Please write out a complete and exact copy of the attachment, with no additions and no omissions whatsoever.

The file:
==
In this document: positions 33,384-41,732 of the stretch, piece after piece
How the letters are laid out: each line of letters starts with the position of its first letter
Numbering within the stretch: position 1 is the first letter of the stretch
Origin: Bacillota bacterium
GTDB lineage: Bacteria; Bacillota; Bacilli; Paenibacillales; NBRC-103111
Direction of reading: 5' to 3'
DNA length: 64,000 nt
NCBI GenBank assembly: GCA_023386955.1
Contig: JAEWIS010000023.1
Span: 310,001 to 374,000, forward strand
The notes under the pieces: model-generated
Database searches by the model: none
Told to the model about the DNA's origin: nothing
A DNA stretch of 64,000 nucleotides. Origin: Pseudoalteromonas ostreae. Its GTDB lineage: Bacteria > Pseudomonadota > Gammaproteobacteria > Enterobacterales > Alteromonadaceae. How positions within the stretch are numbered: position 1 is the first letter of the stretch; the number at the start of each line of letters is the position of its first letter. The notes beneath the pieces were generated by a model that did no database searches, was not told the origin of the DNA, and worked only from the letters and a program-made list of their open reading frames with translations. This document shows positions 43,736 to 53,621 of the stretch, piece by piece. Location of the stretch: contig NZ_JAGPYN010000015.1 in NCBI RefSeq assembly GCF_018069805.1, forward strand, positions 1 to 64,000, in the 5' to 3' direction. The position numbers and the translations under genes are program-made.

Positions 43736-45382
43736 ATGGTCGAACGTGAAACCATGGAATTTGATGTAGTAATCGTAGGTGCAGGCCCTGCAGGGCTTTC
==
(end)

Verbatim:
In this document: positions 33,384-41,732 of the stretch, piece after piece
How the letters are laid out: each line of letters starts with the position of its first letter
Numbering within the stretch: position 1 is the first letter of the stretch
Origin: Bacillota bacterium
GTDB lineage: Bacteria; Bacillota; Bacilli; Paenibacillales; NBRC-103111
Direction of reading: 5' to 3'
DNA length: 64,000 nt
NCBI GenBank assembly: GCA_023386955.1
Contig: JAEWIS010000023.1
Span: 310,001 to 374,000, forward strand
The notes under the pieces: model-generated
Database searches by the model: none
Told to the model about the DNA's origin: nothing
A DNA stretch of 64,000 nucleotides. Origin: Pseudoalteromonas ostreae. Its GTDB lineage: Bacteria > Pseudomonadota > Gammaproteobacteria > Enterobacterales > Alteromonadaceae. How positions within the stretch are numbered: position 1 is the first letter of the stretch; the number at the start of each line of letters is the position of its first letter. The notes beneath the pieces were generated by a model that did no database searches, was not told the origin of the DNA, and worked only from the letters and a program-made list of their open reading frames with translations. This document shows positions 43,736 to 53,621 of the stretch, piece by piece. Location of the stretch: contig NZ_JAGPYN010000015.1 in NCBI RefSeq assembly GCF_018069805.1, forward strand, positions 1 to 64,000, in the 5' to 3' direction. The position numbers and the translations under genes are program-made.

Positions 43736-45382
43736 ATGGTCGAACGTGAAACCATGGAATTTGATGTAGTAATCGTAGGTGCAGGCCCTGCAGGGCTTTC